It seems The Simpsons has something to say about everything, including the value of art. In “Mom and Pop Art,” a treasure of an episode from 1999, Homer is discovered as an “outsider artist” after a home improvement mishap. As the value of Homer’s work on rises and falls on Springfield’s art market, Marge becomes increasingly disappointed that no one seems to appreciate the worth of her representational paintings. The whole family takes an outing to the Springsonian museum, and Marge explains the art historical significance of her favorite works to Homer and the kids. Homer is then besieged by nightmares of being attacked by Andy Warhol throwing giant soup cans. Lisa tells Homer about Christo, and he finally gets some inspiration for a new work. Homer’s final artwork is vastly public; he snorkels all the zoo animals and floods the streets to turn Springfield into a nouveau Venice. If it weren’t a cartoon, the destruction that would ensue after this rogue act wouldn’t be at all light or funny (images of New Orleans post-Katrina can’t help but come to mind) but as a fiction Homer shows us some of art’s worldmaking potential, the ways in which it helps us imagine fantastical possibilities.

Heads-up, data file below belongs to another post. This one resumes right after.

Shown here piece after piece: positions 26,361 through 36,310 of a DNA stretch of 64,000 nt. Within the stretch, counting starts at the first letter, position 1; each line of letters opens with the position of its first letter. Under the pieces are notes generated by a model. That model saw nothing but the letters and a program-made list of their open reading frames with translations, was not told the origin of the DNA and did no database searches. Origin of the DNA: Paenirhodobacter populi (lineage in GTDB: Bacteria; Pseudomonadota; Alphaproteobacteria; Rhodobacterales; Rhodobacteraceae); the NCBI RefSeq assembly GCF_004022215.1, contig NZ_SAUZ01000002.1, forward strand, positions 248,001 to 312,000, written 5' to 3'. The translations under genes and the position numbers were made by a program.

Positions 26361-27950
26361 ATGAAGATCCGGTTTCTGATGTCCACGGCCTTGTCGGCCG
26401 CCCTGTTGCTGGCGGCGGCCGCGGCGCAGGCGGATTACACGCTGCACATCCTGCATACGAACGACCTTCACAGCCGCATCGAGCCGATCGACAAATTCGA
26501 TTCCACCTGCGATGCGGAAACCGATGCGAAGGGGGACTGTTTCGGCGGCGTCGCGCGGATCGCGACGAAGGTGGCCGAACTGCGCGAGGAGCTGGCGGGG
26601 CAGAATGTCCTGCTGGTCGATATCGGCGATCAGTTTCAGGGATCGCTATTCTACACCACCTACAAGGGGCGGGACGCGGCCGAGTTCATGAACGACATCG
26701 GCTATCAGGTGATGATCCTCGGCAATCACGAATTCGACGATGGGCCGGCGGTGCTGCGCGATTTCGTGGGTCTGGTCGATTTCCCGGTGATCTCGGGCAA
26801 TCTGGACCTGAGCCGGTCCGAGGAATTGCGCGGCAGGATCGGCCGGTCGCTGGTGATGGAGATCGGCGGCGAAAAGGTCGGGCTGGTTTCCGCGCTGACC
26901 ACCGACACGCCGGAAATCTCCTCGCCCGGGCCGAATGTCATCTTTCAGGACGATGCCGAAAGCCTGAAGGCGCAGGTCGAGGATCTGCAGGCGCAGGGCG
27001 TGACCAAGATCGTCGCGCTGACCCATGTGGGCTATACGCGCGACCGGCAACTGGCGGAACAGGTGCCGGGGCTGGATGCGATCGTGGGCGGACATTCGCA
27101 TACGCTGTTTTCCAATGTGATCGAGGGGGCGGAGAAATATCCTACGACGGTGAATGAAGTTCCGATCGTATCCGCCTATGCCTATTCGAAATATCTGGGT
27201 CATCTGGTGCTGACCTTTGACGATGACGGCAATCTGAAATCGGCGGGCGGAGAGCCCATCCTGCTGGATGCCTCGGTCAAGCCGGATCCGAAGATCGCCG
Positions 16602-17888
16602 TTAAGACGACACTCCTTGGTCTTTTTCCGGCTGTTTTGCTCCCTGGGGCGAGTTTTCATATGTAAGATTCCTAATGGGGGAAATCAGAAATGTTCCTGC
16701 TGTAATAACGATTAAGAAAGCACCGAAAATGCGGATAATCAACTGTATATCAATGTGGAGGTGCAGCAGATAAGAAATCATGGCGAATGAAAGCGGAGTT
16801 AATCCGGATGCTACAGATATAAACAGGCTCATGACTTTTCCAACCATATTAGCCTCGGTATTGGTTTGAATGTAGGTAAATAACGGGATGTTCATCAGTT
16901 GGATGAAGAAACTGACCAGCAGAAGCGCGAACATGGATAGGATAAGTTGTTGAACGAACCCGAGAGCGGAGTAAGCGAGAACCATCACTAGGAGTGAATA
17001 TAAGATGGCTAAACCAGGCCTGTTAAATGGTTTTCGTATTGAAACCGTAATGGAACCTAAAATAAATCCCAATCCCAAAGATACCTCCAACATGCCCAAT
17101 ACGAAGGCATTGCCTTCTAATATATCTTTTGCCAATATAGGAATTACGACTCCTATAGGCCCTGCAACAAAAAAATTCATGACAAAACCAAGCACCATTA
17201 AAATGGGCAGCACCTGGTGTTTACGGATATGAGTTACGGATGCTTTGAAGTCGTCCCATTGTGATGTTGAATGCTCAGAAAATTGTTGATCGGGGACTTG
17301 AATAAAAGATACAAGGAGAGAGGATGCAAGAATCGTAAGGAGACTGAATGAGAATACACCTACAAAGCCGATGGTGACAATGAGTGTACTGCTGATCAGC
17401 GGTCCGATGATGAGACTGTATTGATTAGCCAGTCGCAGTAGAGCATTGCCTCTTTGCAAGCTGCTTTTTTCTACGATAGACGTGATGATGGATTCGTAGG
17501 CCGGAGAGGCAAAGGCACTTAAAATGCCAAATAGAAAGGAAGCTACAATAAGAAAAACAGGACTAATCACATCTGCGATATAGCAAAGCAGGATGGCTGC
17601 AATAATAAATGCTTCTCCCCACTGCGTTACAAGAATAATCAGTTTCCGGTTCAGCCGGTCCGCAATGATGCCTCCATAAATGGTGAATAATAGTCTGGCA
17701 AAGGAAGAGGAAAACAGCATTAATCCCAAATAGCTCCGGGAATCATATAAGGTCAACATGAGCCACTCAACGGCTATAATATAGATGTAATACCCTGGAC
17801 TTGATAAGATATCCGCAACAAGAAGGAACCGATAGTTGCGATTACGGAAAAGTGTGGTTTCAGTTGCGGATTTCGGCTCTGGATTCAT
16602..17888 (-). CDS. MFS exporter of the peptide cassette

A cameo by Jasper Johns makes this all the more delightful.